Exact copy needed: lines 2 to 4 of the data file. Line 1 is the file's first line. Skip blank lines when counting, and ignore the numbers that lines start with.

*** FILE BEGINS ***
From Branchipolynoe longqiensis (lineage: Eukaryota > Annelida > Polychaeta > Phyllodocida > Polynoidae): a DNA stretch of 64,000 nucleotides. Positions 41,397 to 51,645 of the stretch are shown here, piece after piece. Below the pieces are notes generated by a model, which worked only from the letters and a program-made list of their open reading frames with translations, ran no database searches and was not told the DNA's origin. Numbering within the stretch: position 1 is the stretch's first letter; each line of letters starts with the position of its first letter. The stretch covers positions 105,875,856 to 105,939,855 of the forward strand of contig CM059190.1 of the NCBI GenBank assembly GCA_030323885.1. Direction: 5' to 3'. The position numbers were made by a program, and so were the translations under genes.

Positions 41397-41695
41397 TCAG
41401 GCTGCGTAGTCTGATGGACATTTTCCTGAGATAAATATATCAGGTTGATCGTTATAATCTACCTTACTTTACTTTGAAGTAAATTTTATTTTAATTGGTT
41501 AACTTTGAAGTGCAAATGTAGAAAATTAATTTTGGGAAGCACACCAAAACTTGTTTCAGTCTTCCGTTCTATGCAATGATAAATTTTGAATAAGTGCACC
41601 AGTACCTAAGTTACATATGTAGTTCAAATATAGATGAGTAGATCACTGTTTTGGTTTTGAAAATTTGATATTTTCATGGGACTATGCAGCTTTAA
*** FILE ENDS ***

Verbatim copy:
Positions 41397-41695
41397 TCAG
41401 GCTGCGTAGTCTGATGGACATTTTCCTGAGATAAATATATCAGGTTGATCGTTATAATCTACCTTACTTTACTTTGAAGTAAATTTTATTTTAATTGGTT